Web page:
The ninth Indy Film Fest, also known as the Indianapolis International Film Festival, started on a high note with a successful opening night, July 19, and continues through July 29. The movies vary in length, genre, and origin. Films in the first weekend represented filmmakers as far-flung as the Philippines, Iran, Italy, and South Africa, not to mention a number of films from the United States, some with connections to Indiana.
For an insider’s look at the festival, former IM staffer Rebecca Berfanger, a volunteer for the screening committee, sat down with Lisa Trifone, Indy Film Fest managing director and fellow volunteer. (Everyone who works for the festival does it pro bono, and Trifone would occasionally greet filmmakers and first-time festivalgoers alike.)
REBECCA BERFANGER: First of all, let’s start with your response to the shooting at an Aurora, Colorado, screening of The Dark Knight Rises on July 20. Why did you feel compelled to respond on behalf of the festival?
LISA TRIFONE: I was surprised how much it affected me. We’ve all now had a chance to process it, but after the festival’s best opening night ever—I was floating on cloud nine when I fell asleep—I woke up to the news that this happened. It is our business to celebrate film, this is a community that gathers around film, and that had been attacked. It still gives me chills—the timing could not have been spookier. I wanted to say that we were still going ahead and we would be thinking of the people who were in that audience early Friday morning.
RB: What is your role with the festival?
LT: Because we’re a grassroots, volunteer-created organization, we can build it how we want it and need it. I approach this role as managing director as a hybrid of executive director and artistic director. So there’s the organizational side, and also the creative side as a curator and programmer. But that’s not to say I select the films on my own—as you know, there’s a screening committee of about 25 volunteers, plus the board, including Craig [Mince, president and Chief Operating Officer] and Jason [Roemer, vice president and marketing]. It’s definitely a collaborative effort.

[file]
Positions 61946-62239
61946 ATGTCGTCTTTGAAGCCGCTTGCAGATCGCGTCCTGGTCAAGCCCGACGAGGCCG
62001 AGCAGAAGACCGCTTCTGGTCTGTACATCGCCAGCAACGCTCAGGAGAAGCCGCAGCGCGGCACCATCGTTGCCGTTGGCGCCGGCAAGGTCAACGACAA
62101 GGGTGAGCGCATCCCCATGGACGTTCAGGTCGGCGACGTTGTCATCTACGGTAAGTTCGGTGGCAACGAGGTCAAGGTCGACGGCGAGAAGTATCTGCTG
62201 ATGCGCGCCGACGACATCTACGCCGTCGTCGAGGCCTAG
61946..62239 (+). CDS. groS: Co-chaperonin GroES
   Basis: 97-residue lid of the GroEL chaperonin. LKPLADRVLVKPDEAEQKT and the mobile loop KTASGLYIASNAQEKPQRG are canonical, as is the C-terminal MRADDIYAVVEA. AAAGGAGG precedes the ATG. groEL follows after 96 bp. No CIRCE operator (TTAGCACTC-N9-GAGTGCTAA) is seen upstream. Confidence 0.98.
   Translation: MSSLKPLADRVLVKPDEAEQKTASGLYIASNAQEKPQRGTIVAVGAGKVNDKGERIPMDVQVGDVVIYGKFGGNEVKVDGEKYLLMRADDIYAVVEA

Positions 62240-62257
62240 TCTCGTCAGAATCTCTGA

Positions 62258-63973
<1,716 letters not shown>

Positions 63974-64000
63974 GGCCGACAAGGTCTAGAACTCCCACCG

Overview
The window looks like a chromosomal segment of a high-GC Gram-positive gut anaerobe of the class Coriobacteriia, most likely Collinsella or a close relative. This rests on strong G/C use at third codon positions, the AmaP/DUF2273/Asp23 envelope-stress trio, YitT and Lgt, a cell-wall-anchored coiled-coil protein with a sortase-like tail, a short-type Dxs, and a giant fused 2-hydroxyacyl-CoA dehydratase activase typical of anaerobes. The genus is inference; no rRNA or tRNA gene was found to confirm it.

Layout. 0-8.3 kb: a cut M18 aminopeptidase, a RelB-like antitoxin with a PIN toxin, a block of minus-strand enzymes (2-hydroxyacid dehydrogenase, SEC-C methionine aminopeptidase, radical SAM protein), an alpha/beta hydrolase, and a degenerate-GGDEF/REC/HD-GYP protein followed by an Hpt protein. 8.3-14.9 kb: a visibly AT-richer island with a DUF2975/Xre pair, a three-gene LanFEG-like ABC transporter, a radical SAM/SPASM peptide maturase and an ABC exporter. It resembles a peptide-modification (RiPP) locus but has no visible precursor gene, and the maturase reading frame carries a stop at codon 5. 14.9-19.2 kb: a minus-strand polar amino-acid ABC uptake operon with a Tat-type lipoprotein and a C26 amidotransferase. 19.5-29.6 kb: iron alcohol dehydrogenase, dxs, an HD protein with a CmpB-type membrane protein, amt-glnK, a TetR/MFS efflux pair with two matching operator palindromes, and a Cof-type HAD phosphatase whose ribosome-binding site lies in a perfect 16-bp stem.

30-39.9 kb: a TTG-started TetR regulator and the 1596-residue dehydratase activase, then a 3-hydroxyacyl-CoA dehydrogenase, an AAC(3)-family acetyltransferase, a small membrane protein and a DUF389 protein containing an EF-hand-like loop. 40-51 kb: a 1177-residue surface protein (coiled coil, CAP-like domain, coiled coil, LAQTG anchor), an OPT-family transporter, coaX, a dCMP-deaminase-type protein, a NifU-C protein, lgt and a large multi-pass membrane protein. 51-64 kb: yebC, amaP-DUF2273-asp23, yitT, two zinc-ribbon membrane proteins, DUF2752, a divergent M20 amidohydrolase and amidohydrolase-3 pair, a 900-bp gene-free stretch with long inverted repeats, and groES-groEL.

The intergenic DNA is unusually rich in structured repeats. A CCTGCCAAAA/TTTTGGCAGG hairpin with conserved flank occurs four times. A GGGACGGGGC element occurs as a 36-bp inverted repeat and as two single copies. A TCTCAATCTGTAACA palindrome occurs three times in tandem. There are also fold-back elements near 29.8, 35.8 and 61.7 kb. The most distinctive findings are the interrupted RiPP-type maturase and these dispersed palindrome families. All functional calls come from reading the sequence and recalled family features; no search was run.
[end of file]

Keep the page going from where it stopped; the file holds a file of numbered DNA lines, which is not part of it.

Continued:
RB: How do you strike a balance between programming films that will draw a wider audience while also keeping your more adventurous movie fans engaged in the festival?
LT: I think the sheer volume of what we’re able to show affords us the opportunity to screen movies that are “approachable,” as well as films that will surprise you. For instance, See Girl Run is a fun date movie and romantic comedy. It’s still an indie film that is not in theaters yet, but it will appeal to a broad audience. Then there’s An Oversimplification of Her Beauty, the winner of the Indianapolis Museum of Art’s Culturally Adventurous Award because it is so innovative. [Catch See Girl Run at 5:15 p.m. on July 24 at the IMA, and An Oversimplification of Her Beauty at 8 p.m. on July 23 at Earth House and again at 1 p.m. on July 26 at the IMA.]
RB: How does the film fest partner with other art organizations around Indy?
LT: The festival would not exist without the partnerships—we don’t take that lightly. For instance, Earth House is our home, and we’ve had screenings there even before this festival. The IMA is such a great venue and offers a great opportunity for a cross-pollination of audiences. For the first time, this year the Middlewest Film Institute is sponsoring the panels for filmmakers. Also new this year, the MG Collective is involved with us in a partnership for animated films and will be showing movies at Earth House on July 28. [Business sponsors that support the festival year after year include Sun King Brewing, Lodge Design Co., and Just Pop In Popcorn.]
RB: What’s your advice for first-time festivalgoers?
LT: That’s a great question. I think the number one tip is that you can be a part of this, too. I think people might be intimidated by the idea of attending a film festival, especially if they’ve never been before. It’s just like going to a movie, but it lasts a week and these are films you can’t see anywhere else in town. You can either come to see just one film, or you can come and go as you please and see as many films as you’d like. I also recommend the shorts programs—it’s the same price for a ticket as the feature-length films, but you still get two hours’ worth of movies. The festival also offers Q&As with filmmakers when they’re available, and each film includes a personal welcome and introduction.
RB: What are some highlights of this year’s festival that are coming up?
LT: Even if you haven’t been yet, it’s not too late—the festival runs through next week. The closing night show, Somebody Up There Likes Me, is Saturday night. Other highlights coming up this week include a discussion with People for Urban Progress after Monday night’s screening of Detropia at 5 p.m. at the IMA; the Flying Wallendas are scheduled to be at the Tuesday night screening of Show Must Go On at Earth House, and we’ll have updates of other special events and appearances on our blog, Facebook, Twitter, and you can also sign up for the Daily Dispatch for emails about the film fest.
>> BONUS: See Rebecca Berfanger’s list of Indy Film Fest do’s and don’ts here.
Individual tickets $10 for feature films and blocks of short films; 10 tickets are available for $80; festival passes $150. See full descriptions of films and schedule of events at indyfilmfest.org.